April 18, 2013

Social Interactions

Todd sBy Todd Schoepflin

There I was, sitting on a bar stool, having a beer and shooting the breeze with my brother-in-law Jim, and watching people bowl together. I don’t get out much, so it was eventful just to hang out at a bowling alley for a few hours. But a surprising interaction occurred that night. A woman, who appeared to be drunk, touched my face as she walked by me and said something about my eyes that I think was intended as a compliment.

I was confused. We have norms about violating personal space. If a sociology referee had been witness to this interaction, the referee likely would have thrown a flag and penalized the woman for touching my face. The picture illustrates the way she touched me (it’s not a photograph of the Hand_on_faceactual moment). Although it was weird for a stranger to touch my face, it didn’t bother me very much. I am still trying to sort out why. To experience the interaction only as a minor act of rudeness: is this my male privilege at work? In contrast, how does it feel to a woman when she is touched by a man in public space? What does it mean to her? I pose that question with the bigger picture of sexism in mind and with recognition that experiences of harassment and sexual assault are common for women.

A month later, I went to a bar with my wife, Tina, to visit friends. As we walked from the parking lot to the entrance, we saw a man gesturing wildly and screaming about a cab that supposedly deserted him. I did my best to define the situation—“What the hell is going on here?” is all I could think—and wondered if trouble was brewing. It was only 7:00 in the evening, a time when I generally do not expect shenanigans. But when a person is inebriated, the time of day doesn’t matter. When people are drunk, stuff happens.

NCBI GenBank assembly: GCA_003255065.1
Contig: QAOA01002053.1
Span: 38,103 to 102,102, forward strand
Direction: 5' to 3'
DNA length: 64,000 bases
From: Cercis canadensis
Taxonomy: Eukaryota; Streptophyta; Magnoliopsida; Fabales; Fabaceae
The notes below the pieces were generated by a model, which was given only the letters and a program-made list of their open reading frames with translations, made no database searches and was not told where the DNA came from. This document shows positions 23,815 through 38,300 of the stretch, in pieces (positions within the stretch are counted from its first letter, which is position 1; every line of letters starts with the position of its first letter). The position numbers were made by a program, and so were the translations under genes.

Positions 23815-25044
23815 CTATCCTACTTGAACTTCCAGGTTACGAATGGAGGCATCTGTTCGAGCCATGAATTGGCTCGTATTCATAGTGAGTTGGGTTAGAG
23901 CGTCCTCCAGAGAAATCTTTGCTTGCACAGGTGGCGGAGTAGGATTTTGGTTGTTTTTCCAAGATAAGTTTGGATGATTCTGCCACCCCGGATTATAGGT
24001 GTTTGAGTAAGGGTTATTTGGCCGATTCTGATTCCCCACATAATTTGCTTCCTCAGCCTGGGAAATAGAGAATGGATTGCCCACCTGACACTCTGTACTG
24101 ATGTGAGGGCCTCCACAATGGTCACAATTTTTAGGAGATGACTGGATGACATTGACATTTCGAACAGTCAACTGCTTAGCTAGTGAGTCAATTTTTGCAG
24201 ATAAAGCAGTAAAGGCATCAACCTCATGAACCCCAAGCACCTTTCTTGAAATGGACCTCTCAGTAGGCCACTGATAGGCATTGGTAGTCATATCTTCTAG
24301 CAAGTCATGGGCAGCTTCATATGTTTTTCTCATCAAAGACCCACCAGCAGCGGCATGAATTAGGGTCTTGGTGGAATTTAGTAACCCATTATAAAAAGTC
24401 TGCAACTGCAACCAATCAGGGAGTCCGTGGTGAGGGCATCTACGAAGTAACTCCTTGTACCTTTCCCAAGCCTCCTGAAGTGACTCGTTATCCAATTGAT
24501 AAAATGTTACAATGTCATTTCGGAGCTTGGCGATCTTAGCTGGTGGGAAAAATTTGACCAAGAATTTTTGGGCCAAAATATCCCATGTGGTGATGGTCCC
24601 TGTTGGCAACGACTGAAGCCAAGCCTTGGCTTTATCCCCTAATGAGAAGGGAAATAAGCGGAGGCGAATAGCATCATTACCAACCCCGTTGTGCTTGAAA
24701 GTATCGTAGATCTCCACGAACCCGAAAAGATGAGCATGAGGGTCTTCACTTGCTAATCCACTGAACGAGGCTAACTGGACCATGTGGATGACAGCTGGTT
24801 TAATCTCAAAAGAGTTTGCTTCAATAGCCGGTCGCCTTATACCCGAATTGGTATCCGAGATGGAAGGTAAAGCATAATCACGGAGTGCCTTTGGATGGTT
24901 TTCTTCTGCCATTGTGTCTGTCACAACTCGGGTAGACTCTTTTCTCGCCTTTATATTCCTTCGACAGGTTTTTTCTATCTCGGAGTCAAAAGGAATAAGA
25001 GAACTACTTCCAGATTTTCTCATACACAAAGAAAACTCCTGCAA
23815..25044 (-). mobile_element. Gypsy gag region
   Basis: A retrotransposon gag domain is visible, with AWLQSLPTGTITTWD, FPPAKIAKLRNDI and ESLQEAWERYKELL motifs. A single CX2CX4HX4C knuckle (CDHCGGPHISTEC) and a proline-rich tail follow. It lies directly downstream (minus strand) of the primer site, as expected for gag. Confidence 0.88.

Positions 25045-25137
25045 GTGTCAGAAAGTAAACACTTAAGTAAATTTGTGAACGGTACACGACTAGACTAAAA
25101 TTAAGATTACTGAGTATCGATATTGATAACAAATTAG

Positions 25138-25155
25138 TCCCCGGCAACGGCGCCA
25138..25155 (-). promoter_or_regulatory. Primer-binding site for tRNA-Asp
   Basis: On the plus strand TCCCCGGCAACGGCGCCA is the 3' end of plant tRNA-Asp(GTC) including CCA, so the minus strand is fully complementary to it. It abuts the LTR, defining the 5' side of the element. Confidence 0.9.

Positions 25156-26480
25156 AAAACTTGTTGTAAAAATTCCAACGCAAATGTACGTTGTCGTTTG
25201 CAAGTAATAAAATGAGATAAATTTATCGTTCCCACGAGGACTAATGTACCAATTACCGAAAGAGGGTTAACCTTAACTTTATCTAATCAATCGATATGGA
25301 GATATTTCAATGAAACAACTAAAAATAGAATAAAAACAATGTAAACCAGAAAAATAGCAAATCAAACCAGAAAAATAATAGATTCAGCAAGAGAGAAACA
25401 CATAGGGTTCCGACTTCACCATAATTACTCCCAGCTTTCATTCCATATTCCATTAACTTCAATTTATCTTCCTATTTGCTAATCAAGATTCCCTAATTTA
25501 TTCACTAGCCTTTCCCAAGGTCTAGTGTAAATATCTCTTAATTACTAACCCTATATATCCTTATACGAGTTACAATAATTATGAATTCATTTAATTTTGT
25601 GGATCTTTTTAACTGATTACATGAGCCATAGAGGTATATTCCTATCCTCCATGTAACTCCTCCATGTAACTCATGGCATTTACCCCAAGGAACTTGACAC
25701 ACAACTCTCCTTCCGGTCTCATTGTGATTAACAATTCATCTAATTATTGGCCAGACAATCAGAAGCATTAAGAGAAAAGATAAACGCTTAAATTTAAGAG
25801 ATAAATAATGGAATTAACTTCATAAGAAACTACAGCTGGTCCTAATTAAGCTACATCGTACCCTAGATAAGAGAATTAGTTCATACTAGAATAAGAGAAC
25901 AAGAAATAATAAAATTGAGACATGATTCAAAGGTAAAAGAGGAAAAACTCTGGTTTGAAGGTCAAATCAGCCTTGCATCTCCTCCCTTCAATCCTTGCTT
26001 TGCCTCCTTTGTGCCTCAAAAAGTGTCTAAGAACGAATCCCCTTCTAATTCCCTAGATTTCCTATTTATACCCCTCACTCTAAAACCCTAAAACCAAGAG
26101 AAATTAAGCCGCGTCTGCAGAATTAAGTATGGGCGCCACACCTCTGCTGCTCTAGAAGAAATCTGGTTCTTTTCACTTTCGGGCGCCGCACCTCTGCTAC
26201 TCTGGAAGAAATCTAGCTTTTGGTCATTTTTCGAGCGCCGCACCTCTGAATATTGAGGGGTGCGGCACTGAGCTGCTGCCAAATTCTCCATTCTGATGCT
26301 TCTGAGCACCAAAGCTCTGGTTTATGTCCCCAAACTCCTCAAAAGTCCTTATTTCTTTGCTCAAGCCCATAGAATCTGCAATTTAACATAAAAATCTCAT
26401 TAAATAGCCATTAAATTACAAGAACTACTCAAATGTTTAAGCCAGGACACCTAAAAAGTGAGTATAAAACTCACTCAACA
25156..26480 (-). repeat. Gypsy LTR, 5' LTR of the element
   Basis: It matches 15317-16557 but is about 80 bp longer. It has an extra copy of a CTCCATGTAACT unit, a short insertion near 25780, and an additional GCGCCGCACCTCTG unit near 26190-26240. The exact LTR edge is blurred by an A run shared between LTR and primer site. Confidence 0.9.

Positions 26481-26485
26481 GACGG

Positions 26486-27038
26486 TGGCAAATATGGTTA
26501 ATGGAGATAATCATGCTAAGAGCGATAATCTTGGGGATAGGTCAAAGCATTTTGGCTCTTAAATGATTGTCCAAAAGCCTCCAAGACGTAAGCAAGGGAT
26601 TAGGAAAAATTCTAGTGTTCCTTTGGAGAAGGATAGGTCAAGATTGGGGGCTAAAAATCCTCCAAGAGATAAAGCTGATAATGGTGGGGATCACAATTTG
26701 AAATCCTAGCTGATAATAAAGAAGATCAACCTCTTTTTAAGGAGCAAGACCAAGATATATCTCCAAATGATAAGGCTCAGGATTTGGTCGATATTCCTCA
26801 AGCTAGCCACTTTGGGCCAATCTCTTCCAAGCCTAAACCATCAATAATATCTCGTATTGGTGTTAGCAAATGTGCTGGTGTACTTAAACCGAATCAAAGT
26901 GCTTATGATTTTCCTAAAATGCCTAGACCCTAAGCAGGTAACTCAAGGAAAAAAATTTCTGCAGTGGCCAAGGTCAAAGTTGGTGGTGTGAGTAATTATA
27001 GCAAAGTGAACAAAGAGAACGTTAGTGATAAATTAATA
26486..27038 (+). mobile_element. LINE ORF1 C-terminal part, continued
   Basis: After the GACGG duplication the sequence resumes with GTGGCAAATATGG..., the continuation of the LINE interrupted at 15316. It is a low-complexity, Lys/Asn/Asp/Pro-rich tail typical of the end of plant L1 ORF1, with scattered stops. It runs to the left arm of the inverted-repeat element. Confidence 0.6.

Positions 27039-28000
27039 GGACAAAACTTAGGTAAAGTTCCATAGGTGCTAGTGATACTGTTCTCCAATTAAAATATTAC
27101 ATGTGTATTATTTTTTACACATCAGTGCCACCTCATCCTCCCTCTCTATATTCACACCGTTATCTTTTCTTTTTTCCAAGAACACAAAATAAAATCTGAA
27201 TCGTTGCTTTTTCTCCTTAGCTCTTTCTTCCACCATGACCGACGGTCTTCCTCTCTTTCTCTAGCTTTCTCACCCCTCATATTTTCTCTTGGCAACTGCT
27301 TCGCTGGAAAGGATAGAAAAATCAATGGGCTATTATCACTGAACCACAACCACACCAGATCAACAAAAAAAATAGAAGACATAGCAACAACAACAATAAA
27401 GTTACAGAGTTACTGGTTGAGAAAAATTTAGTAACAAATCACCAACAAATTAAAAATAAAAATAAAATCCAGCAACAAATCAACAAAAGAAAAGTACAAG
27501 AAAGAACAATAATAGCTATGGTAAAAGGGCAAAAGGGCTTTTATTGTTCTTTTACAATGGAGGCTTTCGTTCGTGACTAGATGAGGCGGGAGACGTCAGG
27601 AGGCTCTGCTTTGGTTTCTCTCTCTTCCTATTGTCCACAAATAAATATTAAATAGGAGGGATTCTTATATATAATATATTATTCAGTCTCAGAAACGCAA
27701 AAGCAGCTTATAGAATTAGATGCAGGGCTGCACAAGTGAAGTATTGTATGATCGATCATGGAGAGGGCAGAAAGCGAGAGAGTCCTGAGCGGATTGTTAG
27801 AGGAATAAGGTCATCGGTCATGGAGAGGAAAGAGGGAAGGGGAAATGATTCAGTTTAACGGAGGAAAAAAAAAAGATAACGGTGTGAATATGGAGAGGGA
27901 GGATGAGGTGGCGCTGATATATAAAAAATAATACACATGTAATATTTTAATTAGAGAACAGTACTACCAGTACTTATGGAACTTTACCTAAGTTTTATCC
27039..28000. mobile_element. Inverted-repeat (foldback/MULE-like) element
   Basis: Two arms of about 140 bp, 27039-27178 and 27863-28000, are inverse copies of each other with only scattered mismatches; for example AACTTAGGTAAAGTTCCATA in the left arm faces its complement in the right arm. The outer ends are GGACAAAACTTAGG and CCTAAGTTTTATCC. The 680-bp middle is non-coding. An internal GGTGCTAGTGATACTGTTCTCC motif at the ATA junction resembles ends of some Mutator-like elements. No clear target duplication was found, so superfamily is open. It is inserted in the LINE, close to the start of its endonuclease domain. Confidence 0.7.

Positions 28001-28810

The guy made his way back into the bar as Tina and I trailed behind. We walked slowly so we wouldn’t cross his path. We found our friends at the bar. As bad luck would have it, the wild man was standing next to our friends. He calmly ordered another drink and explained to a bartender that he missed his cab. Suddenly this guy was relatively composed. So what in the world happened outside a few minutes before? Was it some kind of a show? I don’t know, but I do know his motor skills were compromised. When he left the bar a few minutes later, he knocked over a drink that made a huge mess in front of another guy at the bar. Some of the beer spilled on the man who was minding his own business. I zeroed in on the man’s reaction. He was cool, and let it go. He kept his emotions in check. I should have thanked him for doing his part to maintain order. One wonders how many bar fights are avoided when customers like him keep calm and carry on.